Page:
Clifford’s Tower, York.
Clifford’s Tower is what remains of York Castle, during the 11th Century, the Tower acted as the Keep – type of fortified tower within a Castle. York was the Viking Capital of England in the 10th Century, and as such was a key location within the Country. In 1068 during Norman the Conqueror’s first expedition of England’s Northern reaches he constructed varies castles across the area – including two in the City of York– some of which were built in alarming haste; it is rumoured that York Castle itself was constructed in its entirety in only 8 Days! However, very soon afterwards the Danish, who were supported by the people of York itself, burned down both castles. It was then that Clifford’s Tower was constructed as part of a larger Fortress, which was defended on either side by two separate rivers; The Ouse and the Foss.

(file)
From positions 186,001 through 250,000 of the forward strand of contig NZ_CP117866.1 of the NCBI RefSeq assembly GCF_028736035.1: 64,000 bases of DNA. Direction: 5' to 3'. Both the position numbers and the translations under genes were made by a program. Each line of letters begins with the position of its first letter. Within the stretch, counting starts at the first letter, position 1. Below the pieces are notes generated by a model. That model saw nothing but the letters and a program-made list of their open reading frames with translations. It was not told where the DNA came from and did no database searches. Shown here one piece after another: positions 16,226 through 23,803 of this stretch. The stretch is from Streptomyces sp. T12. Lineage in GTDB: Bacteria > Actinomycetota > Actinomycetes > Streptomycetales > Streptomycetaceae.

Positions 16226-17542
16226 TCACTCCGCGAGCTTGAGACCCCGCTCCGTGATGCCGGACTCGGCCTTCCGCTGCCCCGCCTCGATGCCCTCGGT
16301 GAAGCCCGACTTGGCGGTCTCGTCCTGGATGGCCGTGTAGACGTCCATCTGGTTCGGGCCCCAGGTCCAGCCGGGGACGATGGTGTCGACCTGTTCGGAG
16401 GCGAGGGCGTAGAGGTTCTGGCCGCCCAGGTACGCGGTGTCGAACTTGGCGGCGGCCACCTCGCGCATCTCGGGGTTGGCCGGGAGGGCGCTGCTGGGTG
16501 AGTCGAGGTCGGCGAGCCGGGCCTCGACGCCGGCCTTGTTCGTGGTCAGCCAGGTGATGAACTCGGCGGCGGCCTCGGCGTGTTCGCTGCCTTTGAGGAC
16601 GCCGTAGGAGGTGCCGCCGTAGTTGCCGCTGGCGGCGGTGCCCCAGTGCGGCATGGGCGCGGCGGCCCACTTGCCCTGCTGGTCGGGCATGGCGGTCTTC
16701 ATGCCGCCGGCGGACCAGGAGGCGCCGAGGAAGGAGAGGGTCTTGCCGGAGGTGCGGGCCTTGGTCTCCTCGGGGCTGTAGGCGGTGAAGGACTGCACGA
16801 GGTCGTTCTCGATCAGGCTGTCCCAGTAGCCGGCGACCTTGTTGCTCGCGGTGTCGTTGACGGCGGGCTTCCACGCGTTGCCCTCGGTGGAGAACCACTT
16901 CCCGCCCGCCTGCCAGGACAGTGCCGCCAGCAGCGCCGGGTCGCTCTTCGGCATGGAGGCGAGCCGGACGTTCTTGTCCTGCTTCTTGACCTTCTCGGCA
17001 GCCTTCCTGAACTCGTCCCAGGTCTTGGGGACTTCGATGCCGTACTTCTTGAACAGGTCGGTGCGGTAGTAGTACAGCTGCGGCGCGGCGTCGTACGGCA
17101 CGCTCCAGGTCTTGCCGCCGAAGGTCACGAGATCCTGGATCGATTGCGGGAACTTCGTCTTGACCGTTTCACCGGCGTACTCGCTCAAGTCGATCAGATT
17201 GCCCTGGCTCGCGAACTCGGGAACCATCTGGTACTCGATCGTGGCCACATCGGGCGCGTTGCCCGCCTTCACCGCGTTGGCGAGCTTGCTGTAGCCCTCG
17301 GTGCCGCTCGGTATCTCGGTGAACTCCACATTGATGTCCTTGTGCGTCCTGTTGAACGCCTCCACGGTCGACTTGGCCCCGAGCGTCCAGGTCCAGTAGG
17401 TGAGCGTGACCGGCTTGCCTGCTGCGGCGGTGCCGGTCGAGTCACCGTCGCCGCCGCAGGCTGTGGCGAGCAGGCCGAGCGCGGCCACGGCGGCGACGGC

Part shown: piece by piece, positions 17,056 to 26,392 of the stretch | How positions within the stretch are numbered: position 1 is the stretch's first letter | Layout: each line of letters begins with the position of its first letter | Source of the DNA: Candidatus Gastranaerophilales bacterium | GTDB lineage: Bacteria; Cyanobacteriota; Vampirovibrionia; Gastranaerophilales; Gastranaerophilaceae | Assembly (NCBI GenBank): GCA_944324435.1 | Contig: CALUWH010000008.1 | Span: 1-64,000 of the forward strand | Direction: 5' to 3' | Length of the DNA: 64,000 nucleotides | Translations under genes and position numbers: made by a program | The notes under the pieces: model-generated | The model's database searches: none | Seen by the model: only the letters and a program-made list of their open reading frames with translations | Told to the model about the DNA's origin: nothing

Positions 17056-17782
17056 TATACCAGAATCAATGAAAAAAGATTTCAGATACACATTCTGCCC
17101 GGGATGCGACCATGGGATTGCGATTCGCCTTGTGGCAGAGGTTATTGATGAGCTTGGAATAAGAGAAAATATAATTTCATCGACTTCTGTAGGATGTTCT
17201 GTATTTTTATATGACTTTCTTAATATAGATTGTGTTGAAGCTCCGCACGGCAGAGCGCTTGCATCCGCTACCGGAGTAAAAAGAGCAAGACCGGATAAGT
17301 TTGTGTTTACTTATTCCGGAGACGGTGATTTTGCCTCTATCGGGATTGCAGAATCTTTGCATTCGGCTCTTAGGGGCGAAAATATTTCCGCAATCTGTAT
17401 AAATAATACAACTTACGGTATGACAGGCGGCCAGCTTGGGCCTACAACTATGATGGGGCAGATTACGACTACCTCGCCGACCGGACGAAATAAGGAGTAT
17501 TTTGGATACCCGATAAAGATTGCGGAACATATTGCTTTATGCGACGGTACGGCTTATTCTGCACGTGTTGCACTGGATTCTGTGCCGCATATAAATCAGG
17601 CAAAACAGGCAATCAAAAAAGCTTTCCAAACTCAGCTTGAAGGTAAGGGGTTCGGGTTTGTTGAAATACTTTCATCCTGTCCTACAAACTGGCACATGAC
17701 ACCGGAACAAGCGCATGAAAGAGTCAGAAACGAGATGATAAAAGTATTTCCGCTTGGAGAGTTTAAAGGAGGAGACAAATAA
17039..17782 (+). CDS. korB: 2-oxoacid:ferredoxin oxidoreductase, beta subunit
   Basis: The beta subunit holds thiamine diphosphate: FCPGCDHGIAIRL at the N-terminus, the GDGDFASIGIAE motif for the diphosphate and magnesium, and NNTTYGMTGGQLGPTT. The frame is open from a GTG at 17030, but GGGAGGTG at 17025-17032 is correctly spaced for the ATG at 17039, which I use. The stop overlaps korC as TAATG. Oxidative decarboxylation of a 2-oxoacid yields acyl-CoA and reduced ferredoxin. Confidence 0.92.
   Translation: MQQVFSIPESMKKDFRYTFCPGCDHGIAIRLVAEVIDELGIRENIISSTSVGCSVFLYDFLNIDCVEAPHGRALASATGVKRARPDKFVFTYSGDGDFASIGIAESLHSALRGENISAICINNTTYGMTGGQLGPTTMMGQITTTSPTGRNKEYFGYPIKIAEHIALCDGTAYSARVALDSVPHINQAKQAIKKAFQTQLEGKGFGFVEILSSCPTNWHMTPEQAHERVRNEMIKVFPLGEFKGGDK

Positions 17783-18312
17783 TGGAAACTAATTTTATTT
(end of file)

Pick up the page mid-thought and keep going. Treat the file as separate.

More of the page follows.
Since being completed in approximately 1272, the Tower has survived numerous trials and tribulations; including the siege of York in 1644, a massive explosion in 1684 which ripped apart the roof , floor and central pillar – looking back it is believed that this explosion was caused purposefully by locals unhappy with Charles II’s hugely unpopular garrison of troops.
Latterly it has had various uses – many of which unsavoury, these include; an extremely unfit for purpose prison (8 inmates suffocated in one night alone in 1739), a site for execution during the 19th century , a military prison in the early 1900’s. Since 1915 however it has been open to the public and is now (somewhat ironically given it’s past), a much loved part of the city, and a huge Tourist Attraction.